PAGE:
Michael Everson summarized:
> The upshot is this:
> 1. Proponants of the new character have been asked to show it in actual
> widespread use.
I agree that there is a need for this. In my original response to the
proposal for a COPYLEFT SIGN, I indicated that the key issue was whether
there was evidence of significant usage as a character in documents
using more or less standard typographical conventions. (E.g. printed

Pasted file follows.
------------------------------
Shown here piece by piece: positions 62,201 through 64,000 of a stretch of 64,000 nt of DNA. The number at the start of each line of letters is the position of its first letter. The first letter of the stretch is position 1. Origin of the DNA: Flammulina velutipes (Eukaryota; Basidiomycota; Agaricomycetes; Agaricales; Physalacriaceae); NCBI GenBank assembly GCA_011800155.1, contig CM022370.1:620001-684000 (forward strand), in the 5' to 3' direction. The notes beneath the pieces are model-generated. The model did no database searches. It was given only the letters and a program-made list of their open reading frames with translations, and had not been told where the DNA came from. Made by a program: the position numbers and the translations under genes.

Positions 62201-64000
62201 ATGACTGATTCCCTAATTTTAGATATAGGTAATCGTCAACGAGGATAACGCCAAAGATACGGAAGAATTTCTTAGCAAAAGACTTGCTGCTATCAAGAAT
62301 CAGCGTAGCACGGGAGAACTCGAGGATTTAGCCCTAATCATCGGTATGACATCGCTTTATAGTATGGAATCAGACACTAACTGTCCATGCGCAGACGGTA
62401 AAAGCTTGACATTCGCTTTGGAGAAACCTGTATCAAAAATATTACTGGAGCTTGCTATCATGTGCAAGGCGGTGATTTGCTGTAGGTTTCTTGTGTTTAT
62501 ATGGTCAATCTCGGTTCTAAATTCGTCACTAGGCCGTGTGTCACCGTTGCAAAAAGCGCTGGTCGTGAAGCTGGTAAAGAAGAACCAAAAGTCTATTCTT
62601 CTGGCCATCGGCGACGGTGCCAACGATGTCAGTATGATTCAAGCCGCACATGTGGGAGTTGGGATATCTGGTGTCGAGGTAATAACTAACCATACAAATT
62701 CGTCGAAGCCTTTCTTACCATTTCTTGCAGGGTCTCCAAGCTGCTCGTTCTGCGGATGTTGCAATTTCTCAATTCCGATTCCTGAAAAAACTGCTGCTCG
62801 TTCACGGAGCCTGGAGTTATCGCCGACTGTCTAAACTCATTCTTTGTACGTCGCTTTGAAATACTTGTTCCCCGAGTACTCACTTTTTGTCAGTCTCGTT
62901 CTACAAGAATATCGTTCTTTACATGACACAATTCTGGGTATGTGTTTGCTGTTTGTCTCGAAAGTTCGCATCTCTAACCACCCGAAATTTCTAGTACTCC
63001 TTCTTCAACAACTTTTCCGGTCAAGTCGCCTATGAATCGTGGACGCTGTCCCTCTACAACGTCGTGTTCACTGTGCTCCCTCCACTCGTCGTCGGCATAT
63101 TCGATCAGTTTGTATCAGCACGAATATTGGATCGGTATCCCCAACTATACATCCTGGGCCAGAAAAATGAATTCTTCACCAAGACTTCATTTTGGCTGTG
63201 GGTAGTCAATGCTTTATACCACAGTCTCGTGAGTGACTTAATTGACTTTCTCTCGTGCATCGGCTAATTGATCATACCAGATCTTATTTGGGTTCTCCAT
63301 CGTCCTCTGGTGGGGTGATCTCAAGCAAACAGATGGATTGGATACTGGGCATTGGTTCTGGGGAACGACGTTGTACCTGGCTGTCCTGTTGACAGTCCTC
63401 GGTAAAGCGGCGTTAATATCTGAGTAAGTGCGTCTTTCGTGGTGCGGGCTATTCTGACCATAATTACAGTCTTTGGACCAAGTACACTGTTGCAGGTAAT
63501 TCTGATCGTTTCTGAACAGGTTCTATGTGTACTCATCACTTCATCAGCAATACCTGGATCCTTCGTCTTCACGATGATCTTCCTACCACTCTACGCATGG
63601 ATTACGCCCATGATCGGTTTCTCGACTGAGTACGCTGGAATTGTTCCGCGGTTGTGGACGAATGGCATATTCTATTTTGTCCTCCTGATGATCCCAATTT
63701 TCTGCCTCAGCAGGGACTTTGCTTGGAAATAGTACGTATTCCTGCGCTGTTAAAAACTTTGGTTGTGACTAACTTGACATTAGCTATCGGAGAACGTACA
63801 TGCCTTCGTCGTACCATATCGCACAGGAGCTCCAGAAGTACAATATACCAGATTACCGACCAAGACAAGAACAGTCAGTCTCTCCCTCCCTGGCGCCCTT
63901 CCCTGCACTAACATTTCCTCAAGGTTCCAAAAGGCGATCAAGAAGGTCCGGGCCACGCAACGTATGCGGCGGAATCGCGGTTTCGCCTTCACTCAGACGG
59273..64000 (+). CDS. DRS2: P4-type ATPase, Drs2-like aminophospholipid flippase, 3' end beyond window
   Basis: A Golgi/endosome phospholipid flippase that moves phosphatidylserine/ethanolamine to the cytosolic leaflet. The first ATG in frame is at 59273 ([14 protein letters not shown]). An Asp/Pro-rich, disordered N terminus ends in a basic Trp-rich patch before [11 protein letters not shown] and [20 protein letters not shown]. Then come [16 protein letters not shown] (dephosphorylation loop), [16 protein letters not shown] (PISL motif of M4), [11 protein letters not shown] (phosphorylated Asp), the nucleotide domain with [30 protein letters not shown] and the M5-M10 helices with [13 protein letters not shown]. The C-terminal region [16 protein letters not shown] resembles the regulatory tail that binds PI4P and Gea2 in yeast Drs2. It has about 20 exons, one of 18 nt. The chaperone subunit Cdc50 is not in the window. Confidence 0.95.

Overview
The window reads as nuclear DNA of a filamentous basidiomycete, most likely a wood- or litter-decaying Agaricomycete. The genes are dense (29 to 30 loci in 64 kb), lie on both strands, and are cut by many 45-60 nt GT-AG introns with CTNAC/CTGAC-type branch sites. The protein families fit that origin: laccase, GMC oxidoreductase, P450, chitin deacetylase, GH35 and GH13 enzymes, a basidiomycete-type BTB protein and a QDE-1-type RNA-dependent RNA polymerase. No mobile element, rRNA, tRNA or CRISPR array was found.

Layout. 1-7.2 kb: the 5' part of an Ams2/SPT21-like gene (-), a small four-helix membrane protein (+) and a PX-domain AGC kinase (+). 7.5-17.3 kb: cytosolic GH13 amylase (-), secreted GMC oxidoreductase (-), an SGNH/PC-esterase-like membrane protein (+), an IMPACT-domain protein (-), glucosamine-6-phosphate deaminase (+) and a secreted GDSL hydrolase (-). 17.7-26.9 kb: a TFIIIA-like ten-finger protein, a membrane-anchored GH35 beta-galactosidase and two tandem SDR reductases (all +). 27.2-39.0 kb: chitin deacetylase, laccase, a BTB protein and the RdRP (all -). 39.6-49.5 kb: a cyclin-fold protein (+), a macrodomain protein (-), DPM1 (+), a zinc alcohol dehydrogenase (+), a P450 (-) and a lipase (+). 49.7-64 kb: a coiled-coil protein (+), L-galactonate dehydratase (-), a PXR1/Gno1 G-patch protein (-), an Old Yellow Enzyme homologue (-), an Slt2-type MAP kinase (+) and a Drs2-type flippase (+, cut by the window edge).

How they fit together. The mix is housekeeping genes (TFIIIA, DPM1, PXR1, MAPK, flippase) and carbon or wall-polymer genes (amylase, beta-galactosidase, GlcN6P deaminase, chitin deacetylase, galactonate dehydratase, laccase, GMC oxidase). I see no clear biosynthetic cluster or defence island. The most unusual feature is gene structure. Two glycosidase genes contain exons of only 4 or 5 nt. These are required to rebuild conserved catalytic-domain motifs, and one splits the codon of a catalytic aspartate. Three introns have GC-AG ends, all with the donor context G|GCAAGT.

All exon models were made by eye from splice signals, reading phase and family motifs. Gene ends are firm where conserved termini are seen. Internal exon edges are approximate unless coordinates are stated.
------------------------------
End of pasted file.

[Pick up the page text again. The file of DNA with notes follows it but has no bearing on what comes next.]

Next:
license agreements.) This would distinguish it from a mere logo.
> 2. Proponants of the new character have been advised that the name they
> propose is not appropriate given UCS naming conventions.
I consider this to be mostly bologna. One person, who is a member
of the Irish standards body, has so advised the list, but his opinion
seems to be shared by few. I see no problem whatsoever with the
proposed name -- it seems to follow UCS naming conventions just fine.
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